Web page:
But aren’t tv movies becoming more prestigious every year, since most of the big screens are taken up by blockbusters?

Posted By George : September 22, 2017 4:03 pm

“I wonder how many actors have missed their chance at movie stardom because they were locked in to a TV show?”

Tom Selleck comes to mind. He was chosen to play Indiana Jones, but his “Magnum” commitment forced him to bow out. Selleck did eventually star in movies, but his chance at major stardom was missed.

Posted By George : September 22, 2017 4:19 pm

BTW, some of the biggest movie stars couldn’t make the transition to TV.

TV audiences tended to prefer stars who had a calm, casual, laid-back manner, such as James Garner, Dean Martin and Johnny Carson. These were people you’d like to invite into your house.

Stars with brash, larger-than-life personalities — such as Jerry Lewis, Frank Sinatra and Judy Garland — were never very successful on TV. They were too big for the medium. So was John Wayne, so it’s probably best that he turned down “Gunsmoke.”

Posted By Greg Ferrara : September 22, 2017 4:39 pm

I see Johnny Depp came up and he’s definitely a successful transition. How about Hilary Swank? Never a star but from Beverly Hills 90210 to two Best Actress Oscars ain’t bad.

Then there’s Michelle Williams of Dawson’s Creek fame. Again, not a big star but a successful film actress and quite respected.

Posted By Greg Ferrara : September 22, 2017 4:41 pm

I thought about David Caruso when I was writing this piece. I think he should have stayed on tv for two or three more seasons, like Travolta did with Welcome Back, Kotter, just to keep his presence in the forefront in case his movies took awhile to catch on. Instead, he quit and put everything into the first movie being a hit, which it wasn’t.

Posted By George : September 22, 2017 8:37 pm

“I love the fact that a lot of Hollywood’s better character actors found a home on television.”

TV, especially in its early decades, was a place where character actors could be stars. Nobody would hire Raymond Burr or William Conrad or Buddy Ebsen to star in movies. They were supporting players in movies. But they were perfectly acceptable as TV leads.

Until the craze for prime time soaps in the ’80s, TV stars tended to be unglamorous, ordinary-looking people. Craggy, middle-aged character actors who might have been your neighbors.

TV took over some of the functions of B movies — such as providing a training ground for young actors on the way up, and a resting place for veterans on the way down.

Posted By swac44 : September 22, 2017 10:13 pm

I’m currently making my way through The Twilight Zone, and there’s an amazing array of familiar faces, from then-newcomers William Shatner, Telly Savalas and Jack Klugman to vets like Jack Carson and one of my fave character actors George Chandler, whose career dated back to the early W.C. Fields short The Fatal Glass of Beer. It’s a bit mind-boggling the array of talent that show was able to feature.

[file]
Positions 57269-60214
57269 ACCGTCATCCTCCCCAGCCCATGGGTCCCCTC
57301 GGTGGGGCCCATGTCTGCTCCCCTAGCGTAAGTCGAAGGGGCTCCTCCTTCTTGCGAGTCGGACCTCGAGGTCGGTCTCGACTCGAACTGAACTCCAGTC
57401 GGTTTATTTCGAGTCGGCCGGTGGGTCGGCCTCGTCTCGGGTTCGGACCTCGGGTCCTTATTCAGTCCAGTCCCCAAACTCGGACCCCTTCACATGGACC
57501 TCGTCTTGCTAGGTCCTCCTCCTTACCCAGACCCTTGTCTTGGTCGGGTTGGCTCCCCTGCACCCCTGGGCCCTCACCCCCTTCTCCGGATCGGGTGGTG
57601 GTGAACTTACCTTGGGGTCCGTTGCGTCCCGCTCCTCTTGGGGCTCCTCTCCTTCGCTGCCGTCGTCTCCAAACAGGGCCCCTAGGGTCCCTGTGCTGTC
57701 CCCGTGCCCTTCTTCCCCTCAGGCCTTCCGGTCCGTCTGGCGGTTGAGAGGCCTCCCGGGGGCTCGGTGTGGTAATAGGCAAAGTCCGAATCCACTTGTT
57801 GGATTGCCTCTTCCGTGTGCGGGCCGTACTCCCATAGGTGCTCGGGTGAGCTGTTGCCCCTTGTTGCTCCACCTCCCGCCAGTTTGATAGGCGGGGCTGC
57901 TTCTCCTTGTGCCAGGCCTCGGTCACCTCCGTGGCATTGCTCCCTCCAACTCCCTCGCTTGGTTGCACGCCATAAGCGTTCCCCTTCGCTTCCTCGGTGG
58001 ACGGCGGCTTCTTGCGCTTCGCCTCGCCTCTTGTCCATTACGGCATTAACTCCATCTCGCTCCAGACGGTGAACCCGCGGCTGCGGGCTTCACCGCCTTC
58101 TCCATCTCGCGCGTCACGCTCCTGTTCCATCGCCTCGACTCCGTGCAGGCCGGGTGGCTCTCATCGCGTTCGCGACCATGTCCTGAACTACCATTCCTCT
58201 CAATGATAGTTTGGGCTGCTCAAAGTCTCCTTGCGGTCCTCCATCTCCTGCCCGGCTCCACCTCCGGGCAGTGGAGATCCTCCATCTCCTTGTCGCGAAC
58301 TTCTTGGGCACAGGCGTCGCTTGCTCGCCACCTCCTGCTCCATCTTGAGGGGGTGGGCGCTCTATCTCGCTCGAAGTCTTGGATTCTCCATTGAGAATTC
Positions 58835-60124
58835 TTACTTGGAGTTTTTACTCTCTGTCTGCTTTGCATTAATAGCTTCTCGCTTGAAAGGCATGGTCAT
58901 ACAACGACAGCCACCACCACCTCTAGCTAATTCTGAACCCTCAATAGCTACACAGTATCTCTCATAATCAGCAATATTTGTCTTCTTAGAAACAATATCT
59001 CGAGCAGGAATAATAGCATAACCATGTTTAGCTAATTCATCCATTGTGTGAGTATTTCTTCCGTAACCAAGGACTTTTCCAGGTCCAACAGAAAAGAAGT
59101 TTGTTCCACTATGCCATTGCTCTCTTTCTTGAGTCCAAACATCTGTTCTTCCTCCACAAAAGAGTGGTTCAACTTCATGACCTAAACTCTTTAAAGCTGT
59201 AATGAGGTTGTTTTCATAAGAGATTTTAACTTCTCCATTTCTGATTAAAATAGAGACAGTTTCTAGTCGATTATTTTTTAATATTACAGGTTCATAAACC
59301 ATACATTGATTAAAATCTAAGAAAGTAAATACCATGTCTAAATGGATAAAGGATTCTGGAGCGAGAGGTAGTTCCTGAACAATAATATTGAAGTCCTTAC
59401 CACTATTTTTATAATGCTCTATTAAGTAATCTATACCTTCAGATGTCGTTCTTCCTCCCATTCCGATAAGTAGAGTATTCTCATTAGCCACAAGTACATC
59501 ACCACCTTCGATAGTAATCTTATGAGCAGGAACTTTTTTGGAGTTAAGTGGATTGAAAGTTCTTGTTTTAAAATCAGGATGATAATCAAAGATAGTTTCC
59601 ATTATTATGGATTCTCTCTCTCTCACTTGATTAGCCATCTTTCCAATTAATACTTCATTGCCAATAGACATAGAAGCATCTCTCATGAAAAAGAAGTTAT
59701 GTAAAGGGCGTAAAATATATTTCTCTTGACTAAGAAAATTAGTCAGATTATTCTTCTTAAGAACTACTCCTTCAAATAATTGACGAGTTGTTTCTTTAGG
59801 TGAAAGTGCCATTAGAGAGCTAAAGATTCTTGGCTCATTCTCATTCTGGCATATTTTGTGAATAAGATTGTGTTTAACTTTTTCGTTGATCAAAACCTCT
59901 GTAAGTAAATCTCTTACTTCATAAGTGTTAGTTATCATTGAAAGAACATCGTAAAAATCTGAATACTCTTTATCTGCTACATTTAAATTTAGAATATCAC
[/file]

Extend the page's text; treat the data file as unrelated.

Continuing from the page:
Soon I need to tackle Wanted: Dead or Alive to see the early days of Steve McQueen’s career.

Posted By Doug : September 22, 2017 10:31 pm

This is first and foremost a movie blog, but where I live we now have two channels competing with ‘yesteryear’ shows. I love the variety!
Have Gun Will Travel, The Rebel, Wanted:Dead or Alive, Rawhide-an embarrassment of riches. We see McQueen and Eastwood and many other famous faces much younger, still finding their way.
Some shows I had never heard of, like Yancy Derringer.
It’s not just the actors-Richard Donner, Sam Peckinpah, James “Shogun” Clavell, Arthur Hiller and Ida Lupino all directed episodes of “The Rifleman”.
It’s all good.

Posted By Doug : September 22, 2017 10:35 pm

swac44-I hadn’t seen your comment when i posted mine. “Wanted: Dead or Alive ” plays daily here, usually teamed up with “Rawhide”. I saw Peter Falk in an episode of “Have Gun, will Travel” and he looked like a kid playing dress up.

Posted By George : September 22, 2017 11:42 pm

I watched the second season (1961-62) of “Route 66.” The now-familiar faces included Robert Redford, James Caan, Robert Duvall, Burt Reynolds, Martin Sheen and Tuesday Weld. And the directors included Robert Altman and Sam Peckinpah.

The Peckinpah episode was the only time he directed Lee Marvin.

Posted By George : September 22, 2017 11:46 pm

The 1967 “Avengers” episodes include appearances by Charlotte Rampling and Donald Sutherland — in addition to Peter Cushing and Christopher Lee, who were already well known by ’67.

Posted By Greg Ferrara : September 23, 2017 8:42 am

Route 66, oh man, I loved that show. I watched it in reruns and it was my first exposure to anthology television. I’ve loved anthology stories with connecting devices ever since. I later discovered the Whistler movies series with Richard Dix and loved it too. The Twilight Zone works the same way with Rod Serling standing in for the Whistler or Tod Stiles.

Posted By kingrat : September 24, 2017 12:06 am

I first saw Robert Redford as a guest star in a short-lived anthology series called BUS STOP. He and Barbara Baxley played husband and wife who kidnapped the child of someone who had won the Irish Sweepstakes.